|dc.description.abstract||Hydrological monitoring in complex, dynamic northern floodplain landscapes is challenging but increasingly important as these ecosystems come under threat from multiple stressors, including climate-driven decline in freshwater supplied by rivers draining the hydrographic apex of western North America. Sustainable approaches capable of tracking status, trends and drivers of lake water balances in complex, remote landscapes are needed to inform ecosystem stewardship and water-security actions. The Peace‐Athabasca Delta (PAD) in northern Alberta, Canada, is a Ramsar Wetland of International Importance reliant on episodic river ice‐jam flood events to recharge abundant perched lakes and wetlands. However, the frequency of these floods has been in decline for decades over much of its area. Compounding concerns about water-level drawdown have prompted the need to improve knowledge of lake water balances and establish a lake monitoring program. Yet, the delta’s remoteness and dynamic nature present challenges to these goals. In this thesis, I address hydrological knowledge gaps essential to understanding spatial and temporal patterns of hydrological processes and their influence on lakes in the PAD.
First, we assess the legacy influence of a large-scale ice-jam flood in 2014 on hydrological and limnological status of lakes in the PAD by integrating spatial and temporal data. Analysis of water isotope compositions and water chemistry measured at numerous lakes across the delta shows that hydro-limnological effects of the flood event of 2014 failed to persist beyond the early ice-free season of 2015. Isotope-inferred paleohydrological records from five hydrologically representative lakes in the PAD indicate that periodic desiccation during the Little Ice Age occurred at the most elevated basin in response to locally arid climatic conditions and reduced flood frequency, yet other lower elevation sites were influenced by high water level on Lake Athabasca owing to increased snowmelt- and glacier-derived river discharge. In contrast, water isotope data during the past 15 years at all five lakes consistently document the strong role of evaporation, a trend which began in the early to mid-20th century according to sediment records and is indicative of widespread aridity unprecedented during the past 400 yr. We suggest that integration of hydrological and limnological approaches over space and time is needed to inform assessment of contemporary lake conditions in large, complex floodplain landscapes.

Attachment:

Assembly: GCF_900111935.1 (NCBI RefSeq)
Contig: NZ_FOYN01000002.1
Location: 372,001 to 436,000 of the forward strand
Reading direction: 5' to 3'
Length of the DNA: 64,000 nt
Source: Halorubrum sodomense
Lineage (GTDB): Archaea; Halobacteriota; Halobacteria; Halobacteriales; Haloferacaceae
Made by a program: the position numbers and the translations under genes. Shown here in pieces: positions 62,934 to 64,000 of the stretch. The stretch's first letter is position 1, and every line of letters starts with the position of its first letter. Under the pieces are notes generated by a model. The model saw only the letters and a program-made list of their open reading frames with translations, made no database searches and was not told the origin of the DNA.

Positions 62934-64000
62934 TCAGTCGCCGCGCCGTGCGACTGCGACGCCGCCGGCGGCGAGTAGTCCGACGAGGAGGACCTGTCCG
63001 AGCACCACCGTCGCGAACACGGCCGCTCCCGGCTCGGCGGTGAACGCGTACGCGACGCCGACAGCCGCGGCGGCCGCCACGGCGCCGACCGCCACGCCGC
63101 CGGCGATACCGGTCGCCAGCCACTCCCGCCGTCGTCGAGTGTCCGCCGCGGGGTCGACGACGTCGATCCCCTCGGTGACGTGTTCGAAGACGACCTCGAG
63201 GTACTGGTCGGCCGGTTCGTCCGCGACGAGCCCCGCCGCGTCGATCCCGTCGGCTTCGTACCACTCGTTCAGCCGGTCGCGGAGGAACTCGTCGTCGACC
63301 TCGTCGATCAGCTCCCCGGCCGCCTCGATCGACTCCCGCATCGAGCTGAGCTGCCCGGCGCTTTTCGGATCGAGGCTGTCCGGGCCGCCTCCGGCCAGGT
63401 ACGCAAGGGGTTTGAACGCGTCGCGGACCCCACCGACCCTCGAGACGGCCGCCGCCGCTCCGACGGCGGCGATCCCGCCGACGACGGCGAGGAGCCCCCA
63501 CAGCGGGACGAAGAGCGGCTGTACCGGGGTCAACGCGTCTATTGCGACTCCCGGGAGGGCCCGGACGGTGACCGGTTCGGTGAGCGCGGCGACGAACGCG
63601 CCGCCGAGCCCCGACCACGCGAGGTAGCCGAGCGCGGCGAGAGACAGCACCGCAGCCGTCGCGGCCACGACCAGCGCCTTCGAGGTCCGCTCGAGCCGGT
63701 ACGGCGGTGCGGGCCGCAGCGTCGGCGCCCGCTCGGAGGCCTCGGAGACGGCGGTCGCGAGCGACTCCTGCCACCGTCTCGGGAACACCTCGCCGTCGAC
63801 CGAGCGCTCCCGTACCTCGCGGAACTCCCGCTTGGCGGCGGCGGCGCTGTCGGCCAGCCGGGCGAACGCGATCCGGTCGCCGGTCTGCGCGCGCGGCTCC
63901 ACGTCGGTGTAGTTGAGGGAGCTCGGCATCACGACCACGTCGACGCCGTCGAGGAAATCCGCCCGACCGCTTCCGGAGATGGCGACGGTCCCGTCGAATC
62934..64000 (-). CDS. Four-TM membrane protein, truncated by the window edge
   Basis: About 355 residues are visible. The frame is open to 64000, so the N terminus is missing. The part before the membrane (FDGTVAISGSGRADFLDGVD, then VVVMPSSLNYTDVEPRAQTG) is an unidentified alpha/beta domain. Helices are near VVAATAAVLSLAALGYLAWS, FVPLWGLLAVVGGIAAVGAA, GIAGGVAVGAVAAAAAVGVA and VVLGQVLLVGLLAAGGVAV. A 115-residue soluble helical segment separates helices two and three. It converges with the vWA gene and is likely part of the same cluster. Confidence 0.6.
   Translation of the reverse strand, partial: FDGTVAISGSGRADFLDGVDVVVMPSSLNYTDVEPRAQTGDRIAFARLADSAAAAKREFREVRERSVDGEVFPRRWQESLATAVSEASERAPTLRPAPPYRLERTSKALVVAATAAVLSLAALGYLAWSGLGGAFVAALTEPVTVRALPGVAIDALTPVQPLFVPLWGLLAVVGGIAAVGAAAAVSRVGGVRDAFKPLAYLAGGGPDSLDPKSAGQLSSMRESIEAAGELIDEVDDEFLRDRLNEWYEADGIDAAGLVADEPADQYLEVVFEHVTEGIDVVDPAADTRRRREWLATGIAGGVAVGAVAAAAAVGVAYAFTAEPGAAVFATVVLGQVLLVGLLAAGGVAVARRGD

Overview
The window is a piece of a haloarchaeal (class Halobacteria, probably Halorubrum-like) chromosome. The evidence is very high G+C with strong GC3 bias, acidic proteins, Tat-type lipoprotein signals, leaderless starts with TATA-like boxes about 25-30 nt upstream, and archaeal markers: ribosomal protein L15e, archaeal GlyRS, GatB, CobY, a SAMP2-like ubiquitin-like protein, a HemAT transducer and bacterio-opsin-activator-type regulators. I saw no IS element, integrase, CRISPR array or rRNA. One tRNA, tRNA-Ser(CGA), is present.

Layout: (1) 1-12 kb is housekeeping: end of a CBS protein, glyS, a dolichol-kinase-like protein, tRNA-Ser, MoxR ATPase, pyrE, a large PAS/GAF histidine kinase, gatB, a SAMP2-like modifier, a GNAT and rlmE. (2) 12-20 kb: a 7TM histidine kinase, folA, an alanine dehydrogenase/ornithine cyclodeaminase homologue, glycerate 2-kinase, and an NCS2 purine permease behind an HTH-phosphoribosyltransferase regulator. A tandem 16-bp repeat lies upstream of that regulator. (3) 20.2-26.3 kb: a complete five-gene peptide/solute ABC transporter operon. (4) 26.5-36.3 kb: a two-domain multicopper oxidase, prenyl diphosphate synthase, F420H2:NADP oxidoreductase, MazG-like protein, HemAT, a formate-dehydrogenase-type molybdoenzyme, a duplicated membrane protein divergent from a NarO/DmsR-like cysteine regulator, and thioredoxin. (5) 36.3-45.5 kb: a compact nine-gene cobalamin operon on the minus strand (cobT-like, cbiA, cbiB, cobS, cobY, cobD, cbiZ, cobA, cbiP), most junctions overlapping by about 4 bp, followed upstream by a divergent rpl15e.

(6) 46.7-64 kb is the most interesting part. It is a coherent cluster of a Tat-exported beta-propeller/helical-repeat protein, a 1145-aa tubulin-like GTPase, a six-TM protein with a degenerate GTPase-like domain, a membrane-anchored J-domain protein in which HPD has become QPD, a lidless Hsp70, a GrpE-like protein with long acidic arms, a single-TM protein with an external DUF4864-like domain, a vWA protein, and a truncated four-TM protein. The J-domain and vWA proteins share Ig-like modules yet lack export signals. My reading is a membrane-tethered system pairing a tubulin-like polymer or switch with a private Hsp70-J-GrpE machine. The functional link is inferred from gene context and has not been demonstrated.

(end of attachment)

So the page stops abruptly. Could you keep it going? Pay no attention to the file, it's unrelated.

Next, we use water isotope compositions, supplemented by measurements of specific conductivity and field observations, from 68 lakes and 9 river sites in May 2018 to delineate the extent and magnitude of spring ice‐jam induced flooding along the Peace and Athabasca rivers. Lake‐specific estimates of input water isotope composition (δI) using a coupled-isotope tracer approach were modelled after accounting for the influence of evaporative isotopic enrichment. Then, using the distinct isotopic signature of input water sources, we develop a set of binary mixing models and estimate the proportion of input to flooded lakes attributable to river floodwater and precipitation (snow or rain). This approach allowed identification of areas and magnitude of flooding that were not captured by other methods, including direct observations from flyovers, and to demarcate flow pathways in the delta. We demonstrate water isotope tracers as an efficient and effective monitoring tool for delineating spatial extent and magnitude of an important hydrological process and elucidating connectivity in the PAD, an approach that can be readily adopted at other floodplain landscapes.
Finally, we use over 1000 measurements of water isotope composition at ∼60 lakes and 9 river sites during the spring, summer and fall of five consecutive years (2015–2019) to identify patterns in lake water balance over time and space, the influential roles of evaporation and river floodwaters, and relations with meteorological conditions and river water levels. Calculation of evaporation-to-inflow ratios using a coupled-isotope tracer approach, displayed via generalized additive models and geospatial ‘isoscapes’, reveal strongly varying lake water balances. Results identify distinct areas vulnerable to lake-level drawdown, given the likelihood of continued decline in ice-jam flood frequency, longer ice-free season duration and reduced snowmelt runoff. Results also demarcate areas of the delta where lakes are more resilient to factors that cause drawdown. The former defines the Peace sector, which is influenced by floodwaters from the Peace River during episodic ice-jam flood events, whereas the latter describes portions of the active floodplain environment of the Athabasca sector which receives more frequent contributions of Athabasca River floodwaters during both spring ice-jam and open-water seasons. Efficiency of water isotope tracers to capture the marked temporal and spatial heterogeneity in lake water balances during this 5-year time span, and their diagnostic responses to key hydrological processes, serves as a foundation for ongoing lake monitoring, an approach readily transferable to other remote and dynamic lake-rich landscapes.||en